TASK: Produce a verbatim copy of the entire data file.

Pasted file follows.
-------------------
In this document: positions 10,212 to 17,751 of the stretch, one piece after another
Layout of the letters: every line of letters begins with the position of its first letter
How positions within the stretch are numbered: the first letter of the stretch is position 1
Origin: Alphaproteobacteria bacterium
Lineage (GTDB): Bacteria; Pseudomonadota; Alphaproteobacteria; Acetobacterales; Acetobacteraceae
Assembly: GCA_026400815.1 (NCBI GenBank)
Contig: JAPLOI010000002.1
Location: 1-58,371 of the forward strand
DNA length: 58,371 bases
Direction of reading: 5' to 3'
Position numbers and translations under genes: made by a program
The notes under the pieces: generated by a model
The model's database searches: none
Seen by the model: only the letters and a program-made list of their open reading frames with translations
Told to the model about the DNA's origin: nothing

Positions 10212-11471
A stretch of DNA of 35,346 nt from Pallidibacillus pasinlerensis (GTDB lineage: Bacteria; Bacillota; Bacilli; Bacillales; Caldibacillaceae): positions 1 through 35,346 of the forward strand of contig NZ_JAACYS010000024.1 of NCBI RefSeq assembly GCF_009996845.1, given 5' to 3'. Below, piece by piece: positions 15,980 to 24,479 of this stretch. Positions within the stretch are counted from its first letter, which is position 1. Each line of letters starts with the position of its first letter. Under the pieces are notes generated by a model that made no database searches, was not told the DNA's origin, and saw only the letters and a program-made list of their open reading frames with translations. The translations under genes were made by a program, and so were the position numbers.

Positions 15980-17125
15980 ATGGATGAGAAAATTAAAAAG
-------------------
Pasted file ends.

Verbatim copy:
In this document: positions 10,212 to 17,751 of the stretch, one piece after another
Layout of the letters: every line of letters begins with the position of its first letter
How positions within the stretch are numbered: the first letter of the stretch is position 1
Origin: Alphaproteobacteria bacterium
Lineage (GTDB): Bacteria; Pseudomonadota; Alphaproteobacteria; Acetobacterales; Acetobacteraceae
Assembly: GCA_026400815.1 (NCBI GenBank)
Contig: JAPLOI010000002.1
Location: 1-58,371 of the forward strand
DNA length: 58,371 bases
Direction of reading: 5' to 3'
Position numbers and translations under genes: made by a program
The notes under the pieces: generated by a model
The model's database searches: none
Seen by the model: only the letters and a program-made list of their open reading frames with translations
Told to the model about the DNA's origin: nothing

Positions 10212-11471
A stretch of DNA of 35,346 nt from Pallidibacillus pasinlerensis (GTDB lineage: Bacteria; Bacillota; Bacilli; Bacillales; Caldibacillaceae): positions 1 through 35,346 of the forward strand of contig NZ_JAACYS010000024.1 of NCBI RefSeq assembly GCF_009996845.1, given 5' to 3'. Below, piece by piece: positions 15,980 to 24,479 of this stretch. Positions within the stretch are counted from its first letter, which is position 1. Each line of letters starts with the position of its first letter. Under the pieces are notes generated by a model that made no database searches, was not told the DNA's origin, and saw only the letters and a program-made list of their open reading frames with translations. The translations under genes were made by a program, and so were the position numbers.

Positions 15980-17125
15980 ATGGATGAGAAAATTAAAAAG